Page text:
Nelson Mandela on his release from prison in 1990. Photo: Getty.
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Plot for Peace: the French businessman who helped end apartheid

A new documentary sheds light on the role played by Jean-Yves Ollivier, a secretive French businessman, in bringing peace to South Africa. But what does it tell us about the mechanics of conflict resolution?

Even when government aides helpfully leave their briefing paper in view of press cameras, the public are usually kept in the dark about the intricate workings of high-level diplomacy. But three decades on from the end of apartheid, a new documentary, Plot for Peace, sheds light on the shadowy, complex negotiations that brought about peace in South Africa. It homes in on a most unusual figure: Jean-Yves Ollivier, a French-Algerian businessman who helped broker political deals and bring together warring factions, often at considerable personal cost.

Leading African politicians and former presidents, including Winnie Mandela, Thabo Mbeki, PW Botha and Joaquim Chissano, all pay tribute to the vital role Ollivier played in securing the end of apartheid, and yet we might never have even known he existed were it not for the filmmaker Mandy Jacobson. While researching an African oral history project, she uncovered repeated mentions of a “Monsieur Jacques” (Ollivier’s pseudonym) and decided to investigate.

Ollivier initially turned down Jacobson’s request for an interview. “My life is full of secrecy and confidentiality, and I am having a nice life,” he says - but she convinced him that it was in the public interest to talk about his role as a secret envoy. And yet, the documentary leaves many questions about Ollivier unresolved. What was really his motivation? How did he build his fortune? Or, more broadly, isn’t there something fundamentally undemocratic about allowing so much power to concentrate in the hands of an unelected and completely unaccountable figure?

With his penchant for cigars, round tortoise-shell glasses and garishly printed braces, Ollivier is a natural for the camera. He’s also a complex hero: a charmer, a humanitarian and a pragmatist who speaks openly of breaking sanctions on South Africa as a businessman. “I am not a knight of the 12th century!” he tells me at one point. And it's true, you can’t build up a fortune in commodities in developing countries if you’re a pure idealist.

I met Ollivier, together with Jacobson, for lunch in London. “When you have eaten crickets and turtles you can manage to eat English food!” he joked. He says his upbringing in Algeria was formative: his family fled from Algeria to France after the country’s independence in 1962.“They didn’t give us time to adapt to the new Algeria, we just had to leave.” He has never returned, “I am afraid because there would be so much emotion,” he says.  Arriving in South Africa in the 1980s, Ollivier was struck by the parallels with Algeria, and felt the white community needed to understand that apartheid was fundamentally unsustainable.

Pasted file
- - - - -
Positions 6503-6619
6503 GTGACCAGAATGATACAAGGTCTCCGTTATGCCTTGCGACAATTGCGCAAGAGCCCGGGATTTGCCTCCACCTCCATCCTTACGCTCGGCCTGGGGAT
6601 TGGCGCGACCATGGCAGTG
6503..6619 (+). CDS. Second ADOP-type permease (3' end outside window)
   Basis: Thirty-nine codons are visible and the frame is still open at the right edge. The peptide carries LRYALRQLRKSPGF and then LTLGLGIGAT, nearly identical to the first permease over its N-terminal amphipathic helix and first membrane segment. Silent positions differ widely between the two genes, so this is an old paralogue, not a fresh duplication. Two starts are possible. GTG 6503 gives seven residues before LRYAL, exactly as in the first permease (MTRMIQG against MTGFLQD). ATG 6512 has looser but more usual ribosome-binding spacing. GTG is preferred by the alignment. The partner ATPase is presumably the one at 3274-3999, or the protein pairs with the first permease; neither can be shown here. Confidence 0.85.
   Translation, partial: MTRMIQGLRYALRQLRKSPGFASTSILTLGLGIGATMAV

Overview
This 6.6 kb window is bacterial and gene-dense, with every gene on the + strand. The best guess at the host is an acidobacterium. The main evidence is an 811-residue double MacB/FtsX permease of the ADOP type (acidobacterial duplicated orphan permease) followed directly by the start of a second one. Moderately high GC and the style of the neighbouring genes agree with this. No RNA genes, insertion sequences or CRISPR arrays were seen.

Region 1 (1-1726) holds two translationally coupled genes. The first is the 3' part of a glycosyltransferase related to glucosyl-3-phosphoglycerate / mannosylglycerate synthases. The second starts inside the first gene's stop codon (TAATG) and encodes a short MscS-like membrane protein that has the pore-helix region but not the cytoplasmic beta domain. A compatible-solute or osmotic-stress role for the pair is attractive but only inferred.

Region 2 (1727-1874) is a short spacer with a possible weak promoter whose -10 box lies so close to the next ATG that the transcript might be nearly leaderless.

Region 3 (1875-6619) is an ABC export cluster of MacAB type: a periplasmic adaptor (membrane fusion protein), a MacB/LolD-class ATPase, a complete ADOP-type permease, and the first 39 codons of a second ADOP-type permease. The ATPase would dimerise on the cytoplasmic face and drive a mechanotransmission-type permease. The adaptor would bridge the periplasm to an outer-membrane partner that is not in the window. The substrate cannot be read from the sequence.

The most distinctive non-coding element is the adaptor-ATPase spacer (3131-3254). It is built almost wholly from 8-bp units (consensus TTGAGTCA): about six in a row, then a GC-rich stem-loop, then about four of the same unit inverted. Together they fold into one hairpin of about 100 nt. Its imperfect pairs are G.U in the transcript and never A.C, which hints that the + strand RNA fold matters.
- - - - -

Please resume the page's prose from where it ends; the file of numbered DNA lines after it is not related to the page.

“I have been very lucky in my life, I have had a big success with my business, and I felt I had been put in a position where I could do something to help,” he says of his decision to start calling on his contacts to start setting up peace talks and negotiations for prisoner exchanges.

Plot for Peace unfurls like a spy thriller, but its interest also lies in what it tells us about the mechanics of conflict resolution more generally. What, for instance, would make it possible to negotiate peace in Syria? Olivier believes the West has mishandled the Syria crisis. “Instead of calming the civil war we have encouraged the civil war by taking sides. If you take sides in a civil war you prolong the civil war because one of the parties knows he has to win to survive.” The trick to being a successful peace broker “is to first convince your interlocutor that you are not siding with his enemy, and then that you are also not siding with him.” Many might feel uneasy at the thought that one secretive businessman could have such influence on international affairs, but then it’s harder to dispute his results.  

 

Sophie McBain is a freelance writer based in Cairo. She was previously an assistant editor at the New Statesman.

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Is Google Maps discriminating against people with disabilities?

Its walking routes are not access-friendly.

“I ended up having to be pushed through a main road in London, which was really scary.” Three weeks ago, Mary Bradley went to London to visit her daughter Belinda, who is just finishing her first year at university there. Her other daughter joined them on the trip.

But what was supposed to be an enjoyable weekend with her two children turned into a frustrating ordeal. The apps they were using to find their way around kept sending them on routes that are not wheelchair-friendly, leading to time-consuming and sometimes frightening consequences.